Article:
Saturday, 9 April 2016

Chit Chat: 2016 Mobile Technology Trends According to Industry Experts

Here are 8 of the capabilities that organisations need to master during 2016.
  1. HTML 5 will become essential for those looking to deliver multiple platform applications.
  2. Application development tools need to support a 3x3 future, which is the three platforms (Android, iOS and Windows) and three architectures (native, hybrid and mobile web).
  3. Delivering services and contextual information will require the need to know the location of the individual to within a few meters. Wireless beacons will be used more and smart lighting will become more prevalent in the future.
  4. Smartphones will become a hub for a wealth of wearables and personal tech along with sensors that are embedded into clothing and shoes. The apps found in smart jewellery and watches for example work with the smartphone to deliver the information.
  5. Demand on Wi-Fi networks will increase and so Wi-Fi standards will need to increase performance capabilities.
  6. EMM, enterprise mobile management will mature and be used to address mobile management needs across tables, PCs and smartphones.
  7. Homes will have hundreds of smart objects by 2020, everything from LED light bulbs to medical devices. Domestic smart items will become part of the Internet of Things and they will be able to communicate together at a hub, such as the smartphone.
  8. Comprehensive app testing is impossible due to the diversity of mobile devices. Mobile metrics and tools used to monitor the data will help to provide app behavior visibility, providing statistics that will ensure the app features can be successfully exploited.

Friday, 8 April 2016

What are the drivers for reducing the numbers of direct suppliers?

Reducing the number of direct suppliers can be beneficial when integrating a supply chain. When there is a substantial supply chain the act of aligning processes can be impractical. High intensity relationships with a limited supply base can be more practical and beneficial but what criteria are used to select the lead suppliers? Let’s take a look at two of the drivers for reducing the amount of suppliers.

Supplier management
The supplier management is when the management of the supply chain works to organise sourcing materials and components from suitable suppliers. Companies that are working to reduce their suppliers need to find a set of suppliers that have the right capabilities.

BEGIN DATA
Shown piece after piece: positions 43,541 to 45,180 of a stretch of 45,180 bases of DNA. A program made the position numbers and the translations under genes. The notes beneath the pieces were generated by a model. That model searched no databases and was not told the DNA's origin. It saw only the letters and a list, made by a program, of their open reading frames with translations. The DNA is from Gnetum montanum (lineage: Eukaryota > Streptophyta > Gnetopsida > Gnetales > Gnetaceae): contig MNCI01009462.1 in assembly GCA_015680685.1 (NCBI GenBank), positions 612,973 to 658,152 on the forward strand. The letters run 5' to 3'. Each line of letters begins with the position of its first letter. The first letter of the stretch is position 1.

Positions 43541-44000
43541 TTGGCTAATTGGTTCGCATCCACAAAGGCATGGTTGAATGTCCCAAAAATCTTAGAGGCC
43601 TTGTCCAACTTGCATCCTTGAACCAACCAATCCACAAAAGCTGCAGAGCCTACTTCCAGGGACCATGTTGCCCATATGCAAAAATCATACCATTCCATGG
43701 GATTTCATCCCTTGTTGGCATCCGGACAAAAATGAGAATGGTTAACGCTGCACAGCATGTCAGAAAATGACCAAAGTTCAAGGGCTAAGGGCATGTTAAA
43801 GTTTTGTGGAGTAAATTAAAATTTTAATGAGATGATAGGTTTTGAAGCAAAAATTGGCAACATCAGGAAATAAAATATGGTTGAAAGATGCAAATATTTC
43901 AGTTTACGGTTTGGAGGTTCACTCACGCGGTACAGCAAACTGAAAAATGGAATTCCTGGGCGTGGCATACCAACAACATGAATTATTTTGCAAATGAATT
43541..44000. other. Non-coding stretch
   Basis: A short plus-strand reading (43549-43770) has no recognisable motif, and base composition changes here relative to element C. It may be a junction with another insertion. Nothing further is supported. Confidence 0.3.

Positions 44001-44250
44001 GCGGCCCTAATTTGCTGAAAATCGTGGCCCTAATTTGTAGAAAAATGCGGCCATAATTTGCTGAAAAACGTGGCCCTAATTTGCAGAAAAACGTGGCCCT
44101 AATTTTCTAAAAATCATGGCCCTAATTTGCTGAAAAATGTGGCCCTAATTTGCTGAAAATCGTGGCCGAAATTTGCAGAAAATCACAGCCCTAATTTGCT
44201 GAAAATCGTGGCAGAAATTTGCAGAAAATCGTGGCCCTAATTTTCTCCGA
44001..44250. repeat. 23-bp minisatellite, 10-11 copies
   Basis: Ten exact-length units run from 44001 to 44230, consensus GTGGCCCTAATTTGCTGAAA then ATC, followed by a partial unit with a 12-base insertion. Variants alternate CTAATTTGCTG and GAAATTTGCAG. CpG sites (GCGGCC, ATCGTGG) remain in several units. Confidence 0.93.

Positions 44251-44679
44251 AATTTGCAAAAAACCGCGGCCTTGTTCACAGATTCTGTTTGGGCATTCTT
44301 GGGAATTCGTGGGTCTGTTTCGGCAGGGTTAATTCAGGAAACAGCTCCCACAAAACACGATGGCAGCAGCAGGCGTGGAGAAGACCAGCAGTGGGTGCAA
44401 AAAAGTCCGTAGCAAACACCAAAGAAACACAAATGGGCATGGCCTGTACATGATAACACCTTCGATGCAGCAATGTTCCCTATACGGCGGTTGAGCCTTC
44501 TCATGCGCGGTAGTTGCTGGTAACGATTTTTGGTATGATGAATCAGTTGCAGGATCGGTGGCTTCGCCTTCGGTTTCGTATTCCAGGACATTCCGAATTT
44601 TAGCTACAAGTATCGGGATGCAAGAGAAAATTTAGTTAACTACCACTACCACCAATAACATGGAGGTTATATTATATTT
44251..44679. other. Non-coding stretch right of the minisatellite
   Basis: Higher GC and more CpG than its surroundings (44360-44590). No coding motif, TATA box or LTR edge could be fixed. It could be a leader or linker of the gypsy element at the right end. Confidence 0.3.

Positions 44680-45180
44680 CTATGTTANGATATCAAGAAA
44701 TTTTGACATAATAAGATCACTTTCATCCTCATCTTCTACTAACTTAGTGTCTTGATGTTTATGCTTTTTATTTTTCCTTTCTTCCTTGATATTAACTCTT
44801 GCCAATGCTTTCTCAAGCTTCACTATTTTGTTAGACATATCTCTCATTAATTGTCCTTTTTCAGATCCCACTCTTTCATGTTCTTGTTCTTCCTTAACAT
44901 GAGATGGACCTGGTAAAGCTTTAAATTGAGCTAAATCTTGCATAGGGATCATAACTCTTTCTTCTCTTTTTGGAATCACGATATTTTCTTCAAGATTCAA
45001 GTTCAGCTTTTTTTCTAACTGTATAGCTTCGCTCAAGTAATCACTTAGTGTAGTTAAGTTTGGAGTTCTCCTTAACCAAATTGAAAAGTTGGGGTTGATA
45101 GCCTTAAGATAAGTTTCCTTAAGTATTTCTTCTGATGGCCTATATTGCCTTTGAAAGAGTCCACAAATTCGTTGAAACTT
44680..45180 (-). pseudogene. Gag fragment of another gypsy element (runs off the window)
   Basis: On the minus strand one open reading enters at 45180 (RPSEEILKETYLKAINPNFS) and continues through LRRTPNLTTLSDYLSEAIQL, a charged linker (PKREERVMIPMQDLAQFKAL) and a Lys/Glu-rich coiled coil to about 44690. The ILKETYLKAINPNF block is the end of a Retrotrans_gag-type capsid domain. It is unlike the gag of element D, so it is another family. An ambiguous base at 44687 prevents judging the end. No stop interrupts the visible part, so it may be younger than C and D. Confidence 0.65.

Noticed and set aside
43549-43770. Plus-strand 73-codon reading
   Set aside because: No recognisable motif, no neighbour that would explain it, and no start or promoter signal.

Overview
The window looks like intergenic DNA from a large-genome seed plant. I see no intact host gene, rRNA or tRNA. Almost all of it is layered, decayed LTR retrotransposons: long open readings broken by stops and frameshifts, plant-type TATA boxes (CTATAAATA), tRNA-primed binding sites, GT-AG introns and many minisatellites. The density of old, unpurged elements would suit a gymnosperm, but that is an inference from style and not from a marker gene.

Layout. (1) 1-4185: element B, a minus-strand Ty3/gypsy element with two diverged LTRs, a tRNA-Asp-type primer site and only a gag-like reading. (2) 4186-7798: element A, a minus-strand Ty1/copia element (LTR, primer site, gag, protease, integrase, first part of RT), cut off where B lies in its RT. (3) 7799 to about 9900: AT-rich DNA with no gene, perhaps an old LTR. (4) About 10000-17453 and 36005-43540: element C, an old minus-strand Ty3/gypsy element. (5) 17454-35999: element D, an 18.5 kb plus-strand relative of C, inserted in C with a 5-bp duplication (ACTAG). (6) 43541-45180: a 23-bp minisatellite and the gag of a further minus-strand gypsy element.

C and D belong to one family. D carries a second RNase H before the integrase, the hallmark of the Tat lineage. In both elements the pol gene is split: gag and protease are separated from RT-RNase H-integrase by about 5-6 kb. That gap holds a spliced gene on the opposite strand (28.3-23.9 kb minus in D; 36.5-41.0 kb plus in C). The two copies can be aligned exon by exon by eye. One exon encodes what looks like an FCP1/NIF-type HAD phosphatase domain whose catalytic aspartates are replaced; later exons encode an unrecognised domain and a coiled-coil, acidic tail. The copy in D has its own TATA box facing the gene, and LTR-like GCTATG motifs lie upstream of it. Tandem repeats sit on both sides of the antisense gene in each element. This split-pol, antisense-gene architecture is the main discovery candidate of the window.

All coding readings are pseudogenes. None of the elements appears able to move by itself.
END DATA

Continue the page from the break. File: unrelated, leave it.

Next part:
Lead suppliers
Lead supplier is a widely accepted concept. Many companies have consolidated their supplier base over the past decade. Firms using 2000 suppliers may now be using 200, but many of the original suppliers might still be contributing to the supply through lower down the tiers. The management responsibility for those suppliers is now in the hands of the suppliers that are in the first tier.

Thursday, 7 April 2016

What are partnerships, and what are their advantages and disadvantages?

Economic justification for partnerships
Different structures that move away from open market rules are created when entering a partnership with a company. The structures need to show benefits in order to gain competitive advantages. Successful partnerships involve bringing together transitions, making commitments and trusting each party. Economic and strategic advantages can be gained even though risks and transaction costs may increase.

Advantages of partnerships
Savings can be achieved by reducing the negotiations and coming up with separate contracts, reducing the monitoring of suppliers and increasing productivity. These savings along with shortened lead times and product cycles provide advantages created by the partnership. It is important to set the advantages against any problems that are experienced when introducing trust and commitment in a new partnership.

Disadvantages of partnership
There are some potential disadvantages that come with partnerships, such as:
  • Not being able to price up qualitative matters
  • Suppliers exhibiting opportunism
  • Risks of having sensitive information shared with competitors
  • Needing to collect information about potential partners

Wednesday, 6 April 2016

How to choose the right supplier relationship?

Strategic items Strategic items are the ones that the buyer has strength with but there are few suppliers available to supply them. Therefore, the purchaser has to attract suppliers using their strength and form a long term supply.

Bottleneck items The bottleneck items are when the buyer doesn’t hold a lot of power and there aren’t many alternatives available. Purchasing has to find a way of reducing the dependency on these items and find additional suppliers by expanding their diversification. They can find substitutes and come up with new designs to help avoid bottlenecks in their new products.

Non-critical items Non-critical items are achieved through multiple suppliers and perhaps using standardized parts as part of a strategy. Purchasing using a traditional competitive tendering. Non-critical items have characteristics such as unbranded, low investment in equipment and tools, aren’t developed jointly and they don’t have an effect on performance.

Leverage items  The leverage items are when there are lots of available suppliers and the buyer has lots of spending power. The buyer is able to use their buying power to bring down the process and receive preferential treatment. Buyers should work hard not to upset the suppliers to protect themselves if the market changes.

Tuesday, 5 April 2016

How can integration be put into practice in the supply chain?

Here are some ways to put integration into practice.
  1. JIT2’s purpose is to have the supplier and customer working together as the supplier-in-plant, achieving inter-company collaboration manually.
  2. There are three ways to undertake electronic collaboration: transactional, information sharing and collaborative planning.
  3. ECR (efficient consumer response) works to rationalize and integrate product range, replenishment, promotions and the introduction of new products over the supply chain.